Certificate or Degree Program? A Pros and Cons Discussion
Oct 8, 2015 | 10:12 pm
Online Ed here again with another fun topic: Certificate and Degree programs.
Do you go to school to learn or do you go to school to prepare yourself for a job? Depending on who you ask, you will get varying responses. Your answer to this question may help you decide whether or not you should look to obtain a specific certificate/license or take the route to earn your degree. Today, we review the pros and cons for both.
When you decide to get specific certification, you are essentially saying you know exactly what you want to do. Once you become certified, you can be certain you are ready to step into the workplace. Generally speaking, the road to becoming certified will be much shorter than the road to earning your degree. If you have a specific job title in mind and don’t want to dedicate more than 3 or 4 years to getting that title, certification may be your ideal route. Lastly, earning a certificate will generally be less expensive than earning your degree. While this doesn’t hold true for any and all job titles, it is true more often than not.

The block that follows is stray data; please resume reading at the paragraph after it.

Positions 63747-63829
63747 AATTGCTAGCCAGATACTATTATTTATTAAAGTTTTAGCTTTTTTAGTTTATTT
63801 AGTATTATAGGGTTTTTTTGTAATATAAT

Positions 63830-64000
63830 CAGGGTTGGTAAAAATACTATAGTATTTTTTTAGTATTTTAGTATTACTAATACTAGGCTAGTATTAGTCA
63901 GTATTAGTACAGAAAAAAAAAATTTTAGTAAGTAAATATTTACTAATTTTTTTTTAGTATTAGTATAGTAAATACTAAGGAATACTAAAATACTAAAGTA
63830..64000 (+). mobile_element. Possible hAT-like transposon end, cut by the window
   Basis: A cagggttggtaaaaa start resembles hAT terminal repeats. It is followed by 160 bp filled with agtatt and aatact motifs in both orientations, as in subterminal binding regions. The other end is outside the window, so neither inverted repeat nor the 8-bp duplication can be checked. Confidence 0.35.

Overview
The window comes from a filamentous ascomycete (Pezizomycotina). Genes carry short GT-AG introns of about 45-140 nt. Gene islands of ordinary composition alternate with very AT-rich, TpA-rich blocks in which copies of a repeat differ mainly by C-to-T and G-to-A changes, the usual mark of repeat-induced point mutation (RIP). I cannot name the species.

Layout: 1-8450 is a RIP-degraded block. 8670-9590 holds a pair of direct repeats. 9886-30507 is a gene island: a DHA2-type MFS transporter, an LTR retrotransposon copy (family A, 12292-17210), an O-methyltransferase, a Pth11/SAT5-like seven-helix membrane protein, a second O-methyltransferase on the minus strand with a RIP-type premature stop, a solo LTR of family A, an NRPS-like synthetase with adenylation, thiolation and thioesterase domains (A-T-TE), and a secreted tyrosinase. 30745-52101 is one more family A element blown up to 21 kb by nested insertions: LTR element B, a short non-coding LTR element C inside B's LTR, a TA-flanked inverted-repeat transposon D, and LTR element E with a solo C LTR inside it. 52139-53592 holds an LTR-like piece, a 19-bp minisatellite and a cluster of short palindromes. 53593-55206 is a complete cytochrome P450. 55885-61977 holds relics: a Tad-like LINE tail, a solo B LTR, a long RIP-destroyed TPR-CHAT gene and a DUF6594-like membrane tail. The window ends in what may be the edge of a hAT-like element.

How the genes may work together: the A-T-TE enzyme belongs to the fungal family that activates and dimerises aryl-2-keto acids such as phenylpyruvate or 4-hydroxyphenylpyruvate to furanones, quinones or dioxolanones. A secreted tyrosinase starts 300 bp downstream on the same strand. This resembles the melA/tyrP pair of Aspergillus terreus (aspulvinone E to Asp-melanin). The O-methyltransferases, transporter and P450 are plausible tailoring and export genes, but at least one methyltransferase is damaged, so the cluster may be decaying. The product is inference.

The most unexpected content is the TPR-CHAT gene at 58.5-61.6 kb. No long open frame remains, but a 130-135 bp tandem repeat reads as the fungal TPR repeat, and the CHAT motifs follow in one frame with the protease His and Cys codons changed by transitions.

Deciding to get certified will limit both what you learn and what you can do once you finish your certification. Hypothetically, if you decide to spend time getting certified as a fitness trainer that is all your certification will be applicable for. You will also not have the benefit of gaining a well-rounded education. Sometimes, learning and understanding is just as important as the career your training leads to.
One of the most undeniable benefits of earning a college degree, whether it’s at the associates, bachelors or master’s level, is that your education will cover a wide variety of topics. From math to science to English to history, a degree will give you a broader understanding of the world around you. Another positive of earning a degree is that you won’t be shoehorned into a specific career. While it’s not far off to assume an education major will become a teacher, a degree such as communications can be a stepping stone to various careers with various titles. You will also find the higher you go in your degree journey, the higher your earning potential can be.
If you plan on going past your associate’s degree, you are essentially in for the education long-haul. Earning a bachelors or master’s degree will be a very long, time-consuming task. You will need to dedicate a lot of time, resources and most importantly, MONEY. Earning your degree will be an expensive endeavor in most places you apply. It will likely outweigh the cost of becoming certified. There is also no guarantee you will find a job, post-graduation. A degree is important, but so is networking and good fortune.
Until next time!